Andy Burnham wins legal challenge over bus reform in Manchester

Andy Burnham, mayor of Greater Manchester, has defeated a legal challenge of his plans to bring the city’s bus network back into public control in a closely watched court ruling which could pave the way for other northern English cities to press ahead with similar schemes.

The High Court on Wednesday dismissed a legal challenge by bus operators Stagecoach and Rotala which claimed that the decision-making process followed by Burnham and the Greater Manchester Combined Authority (GMCA), which represents 10 metropolitan borough councils, had been flawed.

However, Mr Justice Julian Knowles rejected their case and ruled that the decision-making about “fundamental reform of bus services in one of the most populous regions of the country” had not been “unlawful or irrational”.

Bus networks outside London have been deregulated for more than 30 years, often leading to disjointed and unreliable services that have resulted in steep price rises for passengers.

Burnham has made control and reform of Greater Manchester’s bus network a top priority for his second mayoral term, seeking to create a London-style system in which local leaders have control over timetables, fares and ticketing.

The High Court ruling is being closely watched by local authorities in Liverpool, South Yorkshire and West Yorkshire, which are considering similar reforms.

Stagecoach and Rotala brought the legal challenge in May last year after Burnham announced in March 2021 that he planned to bring Greater Manchester’s bus network back into public control by 2025.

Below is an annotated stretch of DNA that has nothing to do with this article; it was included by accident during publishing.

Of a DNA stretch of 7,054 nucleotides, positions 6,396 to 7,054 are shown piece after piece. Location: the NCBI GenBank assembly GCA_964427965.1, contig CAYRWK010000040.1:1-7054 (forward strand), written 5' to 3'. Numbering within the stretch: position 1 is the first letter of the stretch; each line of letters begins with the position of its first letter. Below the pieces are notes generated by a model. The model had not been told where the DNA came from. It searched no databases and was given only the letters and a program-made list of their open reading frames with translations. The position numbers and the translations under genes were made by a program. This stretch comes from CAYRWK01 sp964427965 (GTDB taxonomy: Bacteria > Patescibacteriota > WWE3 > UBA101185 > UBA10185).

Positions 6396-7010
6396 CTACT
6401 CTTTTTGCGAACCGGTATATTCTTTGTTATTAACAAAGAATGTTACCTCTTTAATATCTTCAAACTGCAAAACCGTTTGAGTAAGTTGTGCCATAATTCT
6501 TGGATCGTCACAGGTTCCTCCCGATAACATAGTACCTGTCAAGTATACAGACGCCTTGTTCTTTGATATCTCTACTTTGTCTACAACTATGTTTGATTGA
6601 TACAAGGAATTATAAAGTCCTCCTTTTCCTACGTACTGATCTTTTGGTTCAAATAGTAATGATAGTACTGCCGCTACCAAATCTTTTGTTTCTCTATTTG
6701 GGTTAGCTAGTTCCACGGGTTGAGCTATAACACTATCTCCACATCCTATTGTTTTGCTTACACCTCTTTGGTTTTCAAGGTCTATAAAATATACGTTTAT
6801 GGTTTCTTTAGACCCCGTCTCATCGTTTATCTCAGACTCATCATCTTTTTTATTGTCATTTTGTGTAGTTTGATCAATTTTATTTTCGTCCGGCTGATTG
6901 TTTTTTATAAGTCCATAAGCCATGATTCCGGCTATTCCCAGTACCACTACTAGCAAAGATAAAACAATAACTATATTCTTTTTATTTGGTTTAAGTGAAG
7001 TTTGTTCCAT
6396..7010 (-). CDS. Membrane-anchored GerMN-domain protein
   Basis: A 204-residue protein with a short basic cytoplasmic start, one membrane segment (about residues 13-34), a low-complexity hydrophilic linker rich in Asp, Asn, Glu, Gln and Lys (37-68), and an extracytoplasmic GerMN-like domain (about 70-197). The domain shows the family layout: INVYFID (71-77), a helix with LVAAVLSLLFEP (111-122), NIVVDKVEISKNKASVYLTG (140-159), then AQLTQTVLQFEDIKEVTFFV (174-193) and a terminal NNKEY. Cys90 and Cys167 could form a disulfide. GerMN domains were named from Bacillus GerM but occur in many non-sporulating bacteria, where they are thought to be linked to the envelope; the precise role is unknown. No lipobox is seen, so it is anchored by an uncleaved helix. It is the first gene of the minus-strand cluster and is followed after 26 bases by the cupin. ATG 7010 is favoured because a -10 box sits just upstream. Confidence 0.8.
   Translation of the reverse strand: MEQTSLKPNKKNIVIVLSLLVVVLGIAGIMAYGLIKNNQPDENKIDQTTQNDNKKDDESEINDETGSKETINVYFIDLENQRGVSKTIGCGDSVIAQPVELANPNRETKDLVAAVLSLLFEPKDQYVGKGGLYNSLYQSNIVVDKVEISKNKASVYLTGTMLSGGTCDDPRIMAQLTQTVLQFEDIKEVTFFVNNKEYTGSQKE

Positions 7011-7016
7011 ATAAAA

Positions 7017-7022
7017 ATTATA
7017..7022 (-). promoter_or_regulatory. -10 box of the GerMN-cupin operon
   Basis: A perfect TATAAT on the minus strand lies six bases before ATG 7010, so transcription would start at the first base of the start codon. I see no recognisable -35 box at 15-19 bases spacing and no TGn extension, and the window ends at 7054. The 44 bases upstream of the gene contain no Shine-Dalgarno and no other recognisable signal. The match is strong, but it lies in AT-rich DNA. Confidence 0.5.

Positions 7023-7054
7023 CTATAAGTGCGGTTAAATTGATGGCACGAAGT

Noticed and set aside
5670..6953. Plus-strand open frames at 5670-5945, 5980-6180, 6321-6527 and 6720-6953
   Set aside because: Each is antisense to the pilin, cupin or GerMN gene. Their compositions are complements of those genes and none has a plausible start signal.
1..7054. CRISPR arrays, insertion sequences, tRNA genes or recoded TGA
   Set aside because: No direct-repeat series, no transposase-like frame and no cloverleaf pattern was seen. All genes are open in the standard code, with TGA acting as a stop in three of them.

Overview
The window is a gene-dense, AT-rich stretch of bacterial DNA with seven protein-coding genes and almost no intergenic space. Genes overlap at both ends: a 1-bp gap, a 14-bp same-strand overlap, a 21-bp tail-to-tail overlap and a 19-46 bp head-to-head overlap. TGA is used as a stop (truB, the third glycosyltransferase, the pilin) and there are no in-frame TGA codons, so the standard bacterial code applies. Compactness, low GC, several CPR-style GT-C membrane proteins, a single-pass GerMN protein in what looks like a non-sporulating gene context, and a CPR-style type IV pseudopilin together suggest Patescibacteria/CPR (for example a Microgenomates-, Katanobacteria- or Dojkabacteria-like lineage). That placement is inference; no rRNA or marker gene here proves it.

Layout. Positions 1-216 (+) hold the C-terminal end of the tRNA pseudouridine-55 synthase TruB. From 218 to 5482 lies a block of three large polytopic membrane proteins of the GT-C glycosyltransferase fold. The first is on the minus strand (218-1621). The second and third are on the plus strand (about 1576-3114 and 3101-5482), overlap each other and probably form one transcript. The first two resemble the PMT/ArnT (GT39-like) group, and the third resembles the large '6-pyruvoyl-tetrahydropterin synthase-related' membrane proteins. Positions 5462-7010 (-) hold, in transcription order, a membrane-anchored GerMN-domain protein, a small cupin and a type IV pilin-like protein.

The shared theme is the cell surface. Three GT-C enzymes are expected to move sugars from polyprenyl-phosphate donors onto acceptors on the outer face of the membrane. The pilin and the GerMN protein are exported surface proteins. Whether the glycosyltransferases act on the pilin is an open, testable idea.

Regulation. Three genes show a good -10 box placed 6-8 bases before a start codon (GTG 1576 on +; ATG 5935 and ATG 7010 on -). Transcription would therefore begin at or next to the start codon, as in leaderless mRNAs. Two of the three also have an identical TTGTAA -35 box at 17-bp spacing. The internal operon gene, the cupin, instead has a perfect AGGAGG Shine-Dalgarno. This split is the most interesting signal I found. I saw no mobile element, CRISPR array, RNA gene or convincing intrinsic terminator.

The operators sought a judicial review of Burnham’s decision-making around the reforms, which will cost the GMCA £134.5mn.

In their legal challenge they claimed that the GMCA and Burnham had acted “unlawfully” by relying on a “flawed” consultation on bus franchising during the Covid-19 pandemic. They said the consultation process failed to comply with the requirements of the Transport Act 2000, which requires approvals for franchising schemes to be supported by robust evidence.

Burnham and the GMCA claimed that their decision-making process was lawful and argued that their conclusions were justified in light of uncertainties over future passenger numbers because of the pandemic.

The ruling was welcomed by Burnham, who called it “truly fantastic news” and said it was a “green light for the north to retake control of its bus and public transport system”.

“We know that this result is important not just for Greater Manchester, but for other city-regions too. We hope that this judgment today will pave the way for them to progress with their ambitions to bring buses under public control,” he said.

Stagecoach said it was “disappointed” by the ruling, and added that its case was never about the wider principle of mayoral authorities being able to make decisions on bus franchising.

“It was our view that the process followed by Greater Manchester Combined Authority in assessing the impact of the Covid-19 pandemic on its bus franchising plans did not meet those legal requirements. Nevertheless, we accept the decision of the court,” it said.

Rotala described the ruling as “extremely disappointing”. In a statement, it said: “The board still believes these decisions to be irrational and/or unlawful and is in the process of applying for permission to appeal the decision to the court of appeal.”

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